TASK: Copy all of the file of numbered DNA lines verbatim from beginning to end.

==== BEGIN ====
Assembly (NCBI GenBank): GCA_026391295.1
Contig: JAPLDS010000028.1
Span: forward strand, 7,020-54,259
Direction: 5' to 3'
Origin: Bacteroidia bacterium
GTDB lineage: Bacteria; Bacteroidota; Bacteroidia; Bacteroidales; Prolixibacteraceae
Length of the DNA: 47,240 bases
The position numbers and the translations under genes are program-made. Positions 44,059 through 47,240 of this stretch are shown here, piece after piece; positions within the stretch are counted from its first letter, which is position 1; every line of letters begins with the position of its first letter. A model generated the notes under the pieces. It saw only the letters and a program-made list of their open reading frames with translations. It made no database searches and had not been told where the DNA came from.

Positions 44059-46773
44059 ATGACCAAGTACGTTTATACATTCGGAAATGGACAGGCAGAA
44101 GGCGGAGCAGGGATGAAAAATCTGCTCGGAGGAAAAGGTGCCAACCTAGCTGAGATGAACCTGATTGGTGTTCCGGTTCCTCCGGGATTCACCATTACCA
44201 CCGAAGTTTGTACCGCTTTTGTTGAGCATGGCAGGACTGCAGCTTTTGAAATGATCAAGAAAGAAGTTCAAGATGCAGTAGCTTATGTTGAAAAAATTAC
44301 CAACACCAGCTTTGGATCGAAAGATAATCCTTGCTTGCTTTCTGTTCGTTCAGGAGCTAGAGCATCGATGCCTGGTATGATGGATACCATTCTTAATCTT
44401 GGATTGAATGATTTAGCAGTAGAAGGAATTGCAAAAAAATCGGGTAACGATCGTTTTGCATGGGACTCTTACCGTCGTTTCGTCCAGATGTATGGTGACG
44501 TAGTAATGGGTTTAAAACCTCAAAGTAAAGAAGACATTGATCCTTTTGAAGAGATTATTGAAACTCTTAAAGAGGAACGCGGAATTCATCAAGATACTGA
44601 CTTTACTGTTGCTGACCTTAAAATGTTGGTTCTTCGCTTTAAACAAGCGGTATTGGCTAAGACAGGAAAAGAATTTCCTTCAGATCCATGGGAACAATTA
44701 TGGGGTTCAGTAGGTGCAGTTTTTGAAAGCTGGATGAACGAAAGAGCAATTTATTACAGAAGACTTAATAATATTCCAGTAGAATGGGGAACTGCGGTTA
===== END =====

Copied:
Assembly (NCBI GenBank): GCA_026391295.1
Contig: JAPLDS010000028.1
Span: forward strand, 7,020-54,259
Direction: 5' to 3'
Origin: Bacteroidia bacterium
GTDB lineage: Bacteria; Bacteroidota; Bacteroidia; Bacteroidales; Prolixibacteraceae
Length of the DNA: 47,240 bases
The position numbers and the translations under genes are program-made. Positions 44,059 through 47,240 of this stretch are shown here, piece after piece; positions within the stretch are counted from its first letter, which is position 1; every line of letters begins with the position of its first letter. A model generated the notes under the pieces. It saw only the letters and a program-made list of their open reading frames with translations. It made no database searches and had not been told where the DNA came from.

Positions 44059-46773
44059 ATGACCAAGTACGTTTATACATTCGGAAATGGACAGGCAGAA
44101 GGCGGAGCAGGGATGAAAAATCTGCTCGGAGGAAAAGGTGCCAACCTAGCTGAGATGAACCTGATTGGTGTTCCGGTTCCTCCGGGATTCACCATTACCA
44201 CCGAAGTTTGTACCGCTTTTGTTGAGCATGGCAGGACTGCAGCTTTTGAAATGATCAAGAAAGAAGTTCAAGATGCAGTAGCTTATGTTGAAAAAATTAC
44301 CAACACCAGCTTTGGATCGAAAGATAATCCTTGCTTGCTTTCTGTTCGTTCAGGAGCTAGAGCATCGATGCCTGGTATGATGGATACCATTCTTAATCTT
44401 GGATTGAATGATTTAGCAGTAGAAGGAATTGCAAAAAAATCGGGTAACGATCGTTTTGCATGGGACTCTTACCGTCGTTTCGTCCAGATGTATGGTGACG
44501 TAGTAATGGGTTTAAAACCTCAAAGTAAAGAAGACATTGATCCTTTTGAAGAGATTATTGAAACTCTTAAAGAGGAACGCGGAATTCATCAAGATACTGA
44601 CTTTACTGTTGCTGACCTTAAAATGTTGGTTCTTCGCTTTAAACAAGCGGTATTGGCTAAGACAGGAAAAGAATTTCCTTCAGATCCATGGGAACAATTA
44701 TGGGGTTCAGTAGGTGCAGTTTTTGAAAGCTGGATGAACGAAAGAGCAATTTATTACAGAAGACTTAATAATATTCCAGTAGAATGGGGAACTGCGGTTA